Saturday, 2 November 2013

The Ring Road - Love it or Hate it?

Last month the Coventry Society hosted a discussion entitled "The Ring Road - Love it or Hate it". An architect gave his view and Colin Knight gave Coventry Council's. There were video clips showing the road's construction and interviews with engineers and workmen.

I'd like to make a few points from the cyclist's perspective.

The original plan was for a dual carriageway with parallel cycle paths, broad swathes of park land on each side and nine roundabout junctions. Viewed from behind the car windscreen, cyclists should have been pleased with the paths segregated from motor traffic. But every cyclist should ponder the question "what about the junctions?".

Given the traffic volume on the ring road, it would have been out of the question to give priority to cyclists when they crossed the entries and exits to the roundabouts. Instead the cyclists would have been expected to wait patiently at the side of the road while those using more privileged forms of transport sped past. A big incentive to leave the bicycle at home and use a car!

Anyway as the predictions for the future level of motor traffic grew, the idea of grade separation, that is having one major flow of traffic pass under the other major flow, grew more attractive. The design was modified to make the dual carriageway go over/under each roundabout. Space for slip roads was found by sacrificing the cycle paths.

Ordnance Survey's Landranger view of the ring road - nine junctions in less than 2 miles.

In its early years, cyclists were expected to share the dual carriageway with motorists. My daily cycle-commute in 1980 included the stretch between junctions 4 and 7, but I don't remember seeing many other cyclists on the road! Since that time many of the pedestrian routes under/over the ring road have been converted to shared use. However the very tight bends on these routes make them unsuitable for speeds faster than walking pace. Pedestrians and cyclists feel insecure using the subways in darkness.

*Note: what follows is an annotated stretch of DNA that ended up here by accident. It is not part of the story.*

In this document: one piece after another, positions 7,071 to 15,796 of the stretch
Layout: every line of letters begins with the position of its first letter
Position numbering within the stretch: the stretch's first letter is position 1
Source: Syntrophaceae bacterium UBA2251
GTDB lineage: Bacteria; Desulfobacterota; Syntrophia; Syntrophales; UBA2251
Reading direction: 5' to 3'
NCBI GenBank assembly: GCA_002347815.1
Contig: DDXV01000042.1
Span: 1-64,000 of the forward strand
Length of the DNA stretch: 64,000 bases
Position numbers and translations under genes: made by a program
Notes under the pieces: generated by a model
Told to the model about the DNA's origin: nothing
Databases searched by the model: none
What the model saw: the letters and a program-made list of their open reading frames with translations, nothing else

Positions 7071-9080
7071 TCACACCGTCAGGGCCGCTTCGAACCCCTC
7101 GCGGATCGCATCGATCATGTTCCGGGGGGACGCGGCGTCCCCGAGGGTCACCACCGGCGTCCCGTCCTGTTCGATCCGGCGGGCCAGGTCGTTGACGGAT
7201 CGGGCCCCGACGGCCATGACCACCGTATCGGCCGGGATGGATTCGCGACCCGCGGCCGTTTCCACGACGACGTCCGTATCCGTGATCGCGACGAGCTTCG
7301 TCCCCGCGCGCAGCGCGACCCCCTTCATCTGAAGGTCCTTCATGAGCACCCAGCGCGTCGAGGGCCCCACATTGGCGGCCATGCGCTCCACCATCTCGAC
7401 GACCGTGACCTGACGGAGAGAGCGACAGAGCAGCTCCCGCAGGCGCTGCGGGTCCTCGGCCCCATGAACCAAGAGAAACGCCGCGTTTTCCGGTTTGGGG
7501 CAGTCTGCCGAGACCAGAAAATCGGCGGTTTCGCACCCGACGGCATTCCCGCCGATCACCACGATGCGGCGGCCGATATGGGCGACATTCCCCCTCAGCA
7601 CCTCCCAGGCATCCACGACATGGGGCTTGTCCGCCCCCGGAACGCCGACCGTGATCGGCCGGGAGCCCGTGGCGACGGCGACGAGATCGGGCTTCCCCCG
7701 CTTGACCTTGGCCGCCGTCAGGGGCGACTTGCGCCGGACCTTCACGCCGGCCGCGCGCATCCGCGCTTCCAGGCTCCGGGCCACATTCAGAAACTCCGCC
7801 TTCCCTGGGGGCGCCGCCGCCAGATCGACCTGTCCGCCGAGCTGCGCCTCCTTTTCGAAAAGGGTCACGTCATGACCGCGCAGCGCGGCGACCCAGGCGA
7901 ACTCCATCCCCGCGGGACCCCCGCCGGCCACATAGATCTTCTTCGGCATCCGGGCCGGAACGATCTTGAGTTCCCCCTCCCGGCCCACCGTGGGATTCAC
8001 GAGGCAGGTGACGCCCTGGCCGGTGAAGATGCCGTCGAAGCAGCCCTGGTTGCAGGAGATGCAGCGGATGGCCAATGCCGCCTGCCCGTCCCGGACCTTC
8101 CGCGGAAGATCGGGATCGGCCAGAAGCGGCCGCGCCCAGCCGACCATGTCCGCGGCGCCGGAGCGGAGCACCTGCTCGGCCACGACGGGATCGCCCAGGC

Cox Street and Gosford Street are probably the best ring road crossings:
Cox Street
Gosford Street
Coventry council seems to accept the idea that the ring road crossings need further improvement, but they don't seem to be very clear about the inconvenience of the current city centre layout. Driving from one suburb to another, you won't be held up at traffic lights on the ring road. Cycling you will be delayed by stops as you cross the city centre. This has lead to the idea of a "cyclist's ring road" using what's called the Inner Circulatory Road:

Inner Circulatory Road shown in red

Cyclists would be able to make reasonable progress along the Inner Circulatory Road through the city centre. It wouldn't be a case of speeding through at a constant 20 mph, more that cyclists wouldn't be stopped for long.

Progress is being made, the whole area within the ring road has a 20 mph speed limit and traffic lights are being replaced by zebra crossings on most parts of the inner circulatory road. Congestion around the Corporation Street / Upper Well Street junction remains a problem and making Hales Street one-way was a step backwards. Moving the West Orchards car park to the other side of Corporation Street, with entry/exits on Upper Well Street would improve end to end journey times for people travelling by cycle, bus and even car!

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